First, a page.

Okay, for those of you who were wondering where I’ve been all week (both of you), well, I’ll tell ya. I was on a tour of Hell. Note: This will be one of those non-political essay thingies. Might be dull, I dunno. But what the heck, < egregious damned lie >I gots nothin’ better to do.< /egregious damned lie >
So I jump in that junky old POS truck I drive now and then for money. The plan: deliver a shipment of beautifully-printed pieces of cardboard to a packaging company in Statham, Georgia, near Athens. Zip from there down to Atlanta and pick up something or other coming straight back up to Charlotte and get the hell back up here and out of that freaking truck as quickly as possible. Collect my money and turn it over to whatever bill collection agency is getting the most saucy with their letters and phone calls. This week, that is. Sounds easy, right? And so it should be.
But we’re all familiar with that old saying about the best-laid plans, aren’t we? I know I am. Truck drivers don’t make plans like that, at least not the ones who have been doing it for more than a week. I should’ve known.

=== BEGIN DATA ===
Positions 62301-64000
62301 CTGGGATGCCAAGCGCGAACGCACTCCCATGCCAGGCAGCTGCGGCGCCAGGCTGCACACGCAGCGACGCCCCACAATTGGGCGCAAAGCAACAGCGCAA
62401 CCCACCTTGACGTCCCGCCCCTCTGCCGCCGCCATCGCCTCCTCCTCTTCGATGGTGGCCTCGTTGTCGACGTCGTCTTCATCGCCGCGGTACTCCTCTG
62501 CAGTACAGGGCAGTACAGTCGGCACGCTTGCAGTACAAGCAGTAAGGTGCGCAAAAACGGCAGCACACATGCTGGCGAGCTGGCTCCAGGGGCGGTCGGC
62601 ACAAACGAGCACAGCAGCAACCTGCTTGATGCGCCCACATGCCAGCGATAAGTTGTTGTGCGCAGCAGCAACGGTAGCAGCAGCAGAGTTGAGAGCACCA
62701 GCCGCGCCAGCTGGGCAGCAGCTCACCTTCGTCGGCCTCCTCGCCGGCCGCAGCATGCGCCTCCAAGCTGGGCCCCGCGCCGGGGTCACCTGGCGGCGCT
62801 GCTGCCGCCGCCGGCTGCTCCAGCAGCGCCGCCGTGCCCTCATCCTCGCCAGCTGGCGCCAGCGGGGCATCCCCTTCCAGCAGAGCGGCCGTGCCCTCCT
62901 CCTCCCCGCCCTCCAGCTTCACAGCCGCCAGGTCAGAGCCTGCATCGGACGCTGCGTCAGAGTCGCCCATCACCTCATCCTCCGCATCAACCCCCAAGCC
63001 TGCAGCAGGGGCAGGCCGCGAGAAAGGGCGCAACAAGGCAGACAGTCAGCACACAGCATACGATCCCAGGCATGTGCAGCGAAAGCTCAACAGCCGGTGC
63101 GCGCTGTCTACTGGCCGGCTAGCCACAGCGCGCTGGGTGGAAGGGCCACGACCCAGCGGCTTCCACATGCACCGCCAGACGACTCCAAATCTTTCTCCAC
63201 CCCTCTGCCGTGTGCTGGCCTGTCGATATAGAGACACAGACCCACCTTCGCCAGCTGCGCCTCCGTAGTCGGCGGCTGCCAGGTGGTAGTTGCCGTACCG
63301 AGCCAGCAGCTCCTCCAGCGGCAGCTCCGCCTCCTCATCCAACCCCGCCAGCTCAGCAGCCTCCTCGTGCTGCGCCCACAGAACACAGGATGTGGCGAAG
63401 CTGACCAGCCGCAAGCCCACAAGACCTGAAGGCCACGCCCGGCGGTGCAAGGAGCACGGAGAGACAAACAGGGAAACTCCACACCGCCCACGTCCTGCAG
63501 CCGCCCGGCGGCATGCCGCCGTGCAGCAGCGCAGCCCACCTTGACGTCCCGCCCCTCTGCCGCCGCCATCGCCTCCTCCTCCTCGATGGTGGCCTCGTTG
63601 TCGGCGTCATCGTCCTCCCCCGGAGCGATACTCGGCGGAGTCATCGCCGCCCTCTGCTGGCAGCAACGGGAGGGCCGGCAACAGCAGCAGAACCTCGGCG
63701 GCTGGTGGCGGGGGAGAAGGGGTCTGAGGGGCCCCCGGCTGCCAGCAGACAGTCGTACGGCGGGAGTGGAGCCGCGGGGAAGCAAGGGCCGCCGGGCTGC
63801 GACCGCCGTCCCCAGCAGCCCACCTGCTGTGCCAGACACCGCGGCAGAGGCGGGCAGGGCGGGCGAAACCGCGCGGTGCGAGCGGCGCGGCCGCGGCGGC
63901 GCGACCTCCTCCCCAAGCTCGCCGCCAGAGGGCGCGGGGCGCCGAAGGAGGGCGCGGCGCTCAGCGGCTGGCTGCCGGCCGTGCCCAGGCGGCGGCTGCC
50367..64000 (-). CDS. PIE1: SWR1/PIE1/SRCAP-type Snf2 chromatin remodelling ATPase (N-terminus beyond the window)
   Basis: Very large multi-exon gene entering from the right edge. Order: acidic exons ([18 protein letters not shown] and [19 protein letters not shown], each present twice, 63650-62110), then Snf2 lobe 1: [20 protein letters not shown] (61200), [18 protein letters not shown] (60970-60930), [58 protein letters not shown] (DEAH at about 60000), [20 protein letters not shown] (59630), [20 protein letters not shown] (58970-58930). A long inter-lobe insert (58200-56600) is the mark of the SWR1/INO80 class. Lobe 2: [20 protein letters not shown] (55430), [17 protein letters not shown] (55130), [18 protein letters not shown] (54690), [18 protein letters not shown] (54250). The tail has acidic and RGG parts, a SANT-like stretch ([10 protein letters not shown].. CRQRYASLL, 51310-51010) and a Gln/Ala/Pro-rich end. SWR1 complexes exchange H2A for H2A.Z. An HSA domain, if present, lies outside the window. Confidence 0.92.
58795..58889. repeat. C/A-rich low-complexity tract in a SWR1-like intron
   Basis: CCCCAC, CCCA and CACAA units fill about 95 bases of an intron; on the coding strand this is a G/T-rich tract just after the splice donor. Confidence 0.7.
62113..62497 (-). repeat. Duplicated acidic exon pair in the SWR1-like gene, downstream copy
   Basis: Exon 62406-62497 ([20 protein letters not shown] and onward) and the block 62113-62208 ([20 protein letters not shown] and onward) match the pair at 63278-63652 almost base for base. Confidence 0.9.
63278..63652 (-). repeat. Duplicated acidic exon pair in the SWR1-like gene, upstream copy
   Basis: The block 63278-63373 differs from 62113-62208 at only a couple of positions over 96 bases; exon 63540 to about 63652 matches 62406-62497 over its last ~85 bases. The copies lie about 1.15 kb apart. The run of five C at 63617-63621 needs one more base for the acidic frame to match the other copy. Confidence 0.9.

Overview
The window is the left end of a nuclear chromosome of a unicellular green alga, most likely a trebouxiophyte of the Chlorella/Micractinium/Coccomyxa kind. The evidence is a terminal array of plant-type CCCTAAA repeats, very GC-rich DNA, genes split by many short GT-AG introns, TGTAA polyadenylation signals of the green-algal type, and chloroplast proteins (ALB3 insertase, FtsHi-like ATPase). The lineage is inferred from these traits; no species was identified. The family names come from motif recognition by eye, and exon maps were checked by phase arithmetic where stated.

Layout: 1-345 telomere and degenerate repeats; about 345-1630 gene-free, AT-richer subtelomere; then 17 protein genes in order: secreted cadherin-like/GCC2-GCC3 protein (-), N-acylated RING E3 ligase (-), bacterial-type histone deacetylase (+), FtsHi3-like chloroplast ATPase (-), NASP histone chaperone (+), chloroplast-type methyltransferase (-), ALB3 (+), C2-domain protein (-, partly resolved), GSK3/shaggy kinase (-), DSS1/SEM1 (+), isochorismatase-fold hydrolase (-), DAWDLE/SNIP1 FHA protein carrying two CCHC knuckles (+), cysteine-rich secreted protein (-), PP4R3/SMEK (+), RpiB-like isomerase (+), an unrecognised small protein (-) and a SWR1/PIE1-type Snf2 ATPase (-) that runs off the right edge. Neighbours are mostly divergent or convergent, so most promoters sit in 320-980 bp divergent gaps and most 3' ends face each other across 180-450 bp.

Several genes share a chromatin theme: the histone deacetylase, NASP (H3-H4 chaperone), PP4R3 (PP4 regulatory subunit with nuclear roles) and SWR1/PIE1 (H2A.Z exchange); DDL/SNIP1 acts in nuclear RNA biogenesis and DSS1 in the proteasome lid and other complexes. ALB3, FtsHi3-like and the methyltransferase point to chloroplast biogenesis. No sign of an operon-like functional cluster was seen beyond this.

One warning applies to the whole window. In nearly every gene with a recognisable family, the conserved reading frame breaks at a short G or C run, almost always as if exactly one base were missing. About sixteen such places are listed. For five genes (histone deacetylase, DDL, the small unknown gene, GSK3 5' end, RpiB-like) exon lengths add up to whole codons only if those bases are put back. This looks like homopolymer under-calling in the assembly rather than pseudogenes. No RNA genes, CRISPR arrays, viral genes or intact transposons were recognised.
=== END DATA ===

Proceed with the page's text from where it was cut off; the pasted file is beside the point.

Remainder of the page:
So I leave home at about 2 AM Wednesday morning to make the 7 AM delivery deadline I was told, with emphasis, to meet. Plenty of time to make what is usually a 4-hour drive, 4 and a half max. I dawdled a bit, stopping off at a truck stop in Greer, SC for coffee. Ended up at the warehouse/factory just before seven and go to the office to check in. The receiving person looks at my paperwork and says, “Okay, thanks. We’ll unload you at 2 PM.” This is a problem, because I have a pickup to make in Atlanta at 10. I tell the lady this and mention that I was told this stuff had to be delivered by 7 AM. She comes back with the words every driver hears about ten times a week: “Well, I don’t know who told you that, but they’re wrong.” Fine. Call the dispatcher, who becomes upset at the prospect of missing the pickup. The dispatcher calls the receiving person and somehow (I neither know nor care how) arranges to get me unloaded tout de suite. Back into the dock, and sit back to await unloading. And wait. And wait.